The spring shutdowns delivered a gut punch to business owners of everything from salons, daycare centers, to tattoo parlors.
At the onset of the pandemic 140,104 were marked temporarily closed on Yelp.com, but by August that had fallen to 65,769. That drop, however, is not entirely driven by businesses reopening, instead many have simply gone under: More than 97,966 businesses have permanently shut down during pandemic, according to Yelp.com’s Local Economic Impact Report.
And it may only get worse.
While many parts of the economy have begun to hum again, many small businesses are still struggling and report needing further economic aid and stimulus to survive.
In fact, “if economic trends continue at this rate, one in five business owners anticipates they won’t make it until the end of the year,” Kevin Kuhlman, the vice president of federal government relations for the National Federation of Independent Business (NFIB), a nonprofit small business advocacy group, recently told Fortune.
But not all small businesses have been equally affected. According to a Federal Reserve Bank of New York report in August, the number of active Black small business owners fell 41% from February through April (nearly twice the rate of non-Black-owned businesses), as many struggled to access programs like the Paycheck Protection Program.
More aid, however, is still up in the air. Although Treasury Secretary Steve Mnuchin has said that passing a standalone PPP bill would be the “easiest” way to get additional help to small businesses (as there is over $ 130 billion in unused funds), Congress has thus far stalled on passing another package.
Meanwhile, the forgiveness portion for businesses who received loans through the PPP is coming due, although many banks still want more clarity on the process, while advocacy groups have asked smaller loans be forgiven altogether.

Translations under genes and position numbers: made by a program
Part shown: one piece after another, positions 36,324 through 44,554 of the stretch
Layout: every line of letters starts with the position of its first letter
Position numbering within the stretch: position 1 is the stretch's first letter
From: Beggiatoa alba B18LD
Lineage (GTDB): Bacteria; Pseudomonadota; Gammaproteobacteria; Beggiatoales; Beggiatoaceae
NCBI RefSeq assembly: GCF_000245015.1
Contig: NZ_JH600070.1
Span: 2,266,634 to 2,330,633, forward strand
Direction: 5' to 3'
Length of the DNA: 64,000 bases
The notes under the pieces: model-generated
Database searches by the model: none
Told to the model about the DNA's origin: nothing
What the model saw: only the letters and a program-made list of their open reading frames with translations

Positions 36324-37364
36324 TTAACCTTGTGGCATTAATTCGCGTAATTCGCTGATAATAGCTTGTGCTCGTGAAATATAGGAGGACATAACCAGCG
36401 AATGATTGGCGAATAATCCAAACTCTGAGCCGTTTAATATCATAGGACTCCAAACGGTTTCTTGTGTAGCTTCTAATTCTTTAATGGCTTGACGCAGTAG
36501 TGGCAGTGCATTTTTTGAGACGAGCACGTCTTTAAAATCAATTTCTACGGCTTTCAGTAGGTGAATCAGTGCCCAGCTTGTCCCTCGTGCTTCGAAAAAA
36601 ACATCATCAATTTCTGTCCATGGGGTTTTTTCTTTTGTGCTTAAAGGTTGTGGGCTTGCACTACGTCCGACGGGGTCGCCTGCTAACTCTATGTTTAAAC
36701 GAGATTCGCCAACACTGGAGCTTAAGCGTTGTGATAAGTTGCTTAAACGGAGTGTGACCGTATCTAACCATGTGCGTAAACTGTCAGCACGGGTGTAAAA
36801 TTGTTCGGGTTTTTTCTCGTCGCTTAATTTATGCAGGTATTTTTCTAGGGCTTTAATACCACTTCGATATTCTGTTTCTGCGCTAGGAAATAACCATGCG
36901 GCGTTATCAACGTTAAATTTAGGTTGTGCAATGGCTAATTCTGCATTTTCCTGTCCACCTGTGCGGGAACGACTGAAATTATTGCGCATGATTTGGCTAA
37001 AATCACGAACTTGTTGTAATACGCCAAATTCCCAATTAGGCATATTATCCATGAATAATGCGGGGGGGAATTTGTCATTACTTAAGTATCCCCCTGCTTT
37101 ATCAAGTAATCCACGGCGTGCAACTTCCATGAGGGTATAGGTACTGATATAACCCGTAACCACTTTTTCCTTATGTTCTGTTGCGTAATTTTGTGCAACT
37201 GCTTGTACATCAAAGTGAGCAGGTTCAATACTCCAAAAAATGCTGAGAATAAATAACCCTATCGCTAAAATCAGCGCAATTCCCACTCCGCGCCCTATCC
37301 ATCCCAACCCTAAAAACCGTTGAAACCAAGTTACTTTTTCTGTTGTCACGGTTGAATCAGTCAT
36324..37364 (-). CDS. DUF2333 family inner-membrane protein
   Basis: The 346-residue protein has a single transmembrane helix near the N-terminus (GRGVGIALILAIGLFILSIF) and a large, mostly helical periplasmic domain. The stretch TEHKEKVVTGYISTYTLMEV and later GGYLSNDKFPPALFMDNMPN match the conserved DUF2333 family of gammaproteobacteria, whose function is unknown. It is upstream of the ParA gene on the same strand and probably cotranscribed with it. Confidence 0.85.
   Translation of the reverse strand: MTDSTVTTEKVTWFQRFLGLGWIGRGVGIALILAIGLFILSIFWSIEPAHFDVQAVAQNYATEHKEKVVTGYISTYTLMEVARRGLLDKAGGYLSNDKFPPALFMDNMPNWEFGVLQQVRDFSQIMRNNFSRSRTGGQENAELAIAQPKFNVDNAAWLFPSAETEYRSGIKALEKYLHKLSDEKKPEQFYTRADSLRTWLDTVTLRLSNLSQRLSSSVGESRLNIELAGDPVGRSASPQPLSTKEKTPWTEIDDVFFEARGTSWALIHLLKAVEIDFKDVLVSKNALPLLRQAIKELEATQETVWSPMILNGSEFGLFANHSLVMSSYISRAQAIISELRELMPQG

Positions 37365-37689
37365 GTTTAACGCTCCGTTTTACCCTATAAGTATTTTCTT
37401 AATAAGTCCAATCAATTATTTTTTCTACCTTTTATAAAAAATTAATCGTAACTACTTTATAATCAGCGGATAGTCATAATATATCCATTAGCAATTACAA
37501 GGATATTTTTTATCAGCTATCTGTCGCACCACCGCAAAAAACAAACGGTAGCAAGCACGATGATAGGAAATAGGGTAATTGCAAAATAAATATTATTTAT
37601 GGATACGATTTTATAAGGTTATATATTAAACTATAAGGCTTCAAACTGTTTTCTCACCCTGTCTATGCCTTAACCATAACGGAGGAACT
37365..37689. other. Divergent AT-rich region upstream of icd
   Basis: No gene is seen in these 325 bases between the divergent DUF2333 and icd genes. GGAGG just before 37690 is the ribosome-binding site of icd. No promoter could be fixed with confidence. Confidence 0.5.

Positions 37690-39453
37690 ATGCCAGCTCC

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After disrupting a Trump rally, raising millions of dollars for Black Lives Matter, and drawing the ire of the Chilean government, Korean pop music (K-pop) fans appear to be deploying their organizing and fund raising powers in the stock market.
On Monday, Big Hit Entertainment, the management label behind the K-pop supergroup BTS, said in a regulatory filing that its October IPO will be priced at the top end of its set range. The offering will be priced at 135,000 South Korean won ($ 115), which is the upper limit of the 105,000 won ($ 89) to 135,000 won ($ 115) price range the company proposed earlier this month.
Big Hit will be offering roughly 7.1 million new shares in the highly anticipated debut, which Big Hit says may raise the company as much as $ 820 million. Big Hit’s IPO is set to be South Korea’s largest stock offering in the last three years, and it may help continue a hot streak for entertainment firms debuting on South Korea’s exchange.
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The news about Big Hit Entertainment’s offering price appeared to encourage investors on Monday, as stocks for listed South Korean record labels and entertainment companies made strong gains. Record label YG Entertainment’s stock rose 11.98%, while the JYP Entertainment label jumped 9.94%, and entertainment company SM Entertainment clicked up 6.69%.
Big Hit Entertainment’s expected success reflects the growing global reach of BTS and South Korean pop music, but for many retail investors getting a piece of the action isn’t just about betting on its corporate performance.
Members of the ARMY, the self-ascribed title for BTS fans, told Reuters last week that buying stock in Big Hit Entertainment was a sign of their devotion to the group.
“I don’t know about stock valuations,” Kim Seo-hyeon told Reuters. The 12-year-old BTS fan in Seoul had asked her parents to buy Big Hit Entertainment stock. “I know my oppas [BTS band members] are rich but I hope me buying shares make them even richer, so that they can buy something nice to wear, that would make me happy.”
One fan even said that he would be taking out a personal loan in order to bid for a stock in the company.
Upon Big Hit Entertainment’s October debut, the ARMY seems poised to move markets.
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